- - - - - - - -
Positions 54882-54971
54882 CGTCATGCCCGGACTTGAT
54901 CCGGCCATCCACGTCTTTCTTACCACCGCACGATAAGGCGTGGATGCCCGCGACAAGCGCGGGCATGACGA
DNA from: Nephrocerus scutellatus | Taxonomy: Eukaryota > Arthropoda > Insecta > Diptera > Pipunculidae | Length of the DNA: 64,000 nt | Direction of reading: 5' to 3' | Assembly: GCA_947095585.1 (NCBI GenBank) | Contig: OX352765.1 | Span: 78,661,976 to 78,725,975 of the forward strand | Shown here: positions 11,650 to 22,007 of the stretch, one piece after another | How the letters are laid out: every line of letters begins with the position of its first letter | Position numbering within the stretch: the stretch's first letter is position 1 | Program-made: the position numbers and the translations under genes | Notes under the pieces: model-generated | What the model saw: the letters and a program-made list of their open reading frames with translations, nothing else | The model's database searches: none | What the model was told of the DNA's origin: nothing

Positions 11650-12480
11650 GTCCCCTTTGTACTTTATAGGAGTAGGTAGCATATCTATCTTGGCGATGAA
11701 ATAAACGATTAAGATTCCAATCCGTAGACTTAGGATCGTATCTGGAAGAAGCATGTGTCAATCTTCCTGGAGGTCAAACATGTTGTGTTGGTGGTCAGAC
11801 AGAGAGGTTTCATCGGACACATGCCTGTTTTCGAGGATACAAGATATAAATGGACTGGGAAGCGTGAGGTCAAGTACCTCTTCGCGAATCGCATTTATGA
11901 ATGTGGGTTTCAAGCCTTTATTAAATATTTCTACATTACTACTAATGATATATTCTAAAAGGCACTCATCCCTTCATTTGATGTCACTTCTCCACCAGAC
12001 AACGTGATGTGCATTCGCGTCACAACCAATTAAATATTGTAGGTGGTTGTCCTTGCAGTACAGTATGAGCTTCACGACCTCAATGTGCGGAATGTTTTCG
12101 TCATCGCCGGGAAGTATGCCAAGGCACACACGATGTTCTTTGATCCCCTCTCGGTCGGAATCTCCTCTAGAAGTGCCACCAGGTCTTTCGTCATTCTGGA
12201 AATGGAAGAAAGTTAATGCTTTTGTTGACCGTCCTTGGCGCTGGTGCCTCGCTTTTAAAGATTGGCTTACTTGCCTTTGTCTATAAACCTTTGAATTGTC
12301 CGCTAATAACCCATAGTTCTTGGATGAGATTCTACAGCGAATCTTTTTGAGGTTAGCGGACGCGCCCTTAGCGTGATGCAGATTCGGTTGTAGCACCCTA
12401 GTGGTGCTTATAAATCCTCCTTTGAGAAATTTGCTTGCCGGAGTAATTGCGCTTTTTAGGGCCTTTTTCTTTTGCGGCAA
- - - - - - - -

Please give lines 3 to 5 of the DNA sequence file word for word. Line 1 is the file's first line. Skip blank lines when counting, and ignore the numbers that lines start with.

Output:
54901 CCGGCCATCCACGTCTTTCTTACCACCGCACGATAAGGCGTGGATGCCCGCGACAAGCGCGGGCATGACGA
DNA from: Nephrocerus scutellatus | Taxonomy: Eukaryota > Arthropoda > Insecta > Diptera > Pipunculidae | Length of the DNA: 64,000 nt | Direction of reading: 5' to 3' | Assembly: GCA_947095585.1 (NCBI GenBank) | Contig: OX352765.1 | Span: 78,661,976 to 78,725,975 of the forward strand | Shown here: positions 11,650 to 22,007 of the stretch, one piece after another | How the letters are laid out: every line of letters begins with the position of its first letter | Position numbering within the stretch: the stretch's first letter is position 1 | Program-made: the position numbers and the translations under genes | Notes under the pieces: model-generated | What the model saw: the letters and a program-made list of their open reading frames with translations, nothing else | The model's database searches: none | What the model was told of the DNA's origin: nothing

Positions 11650-12480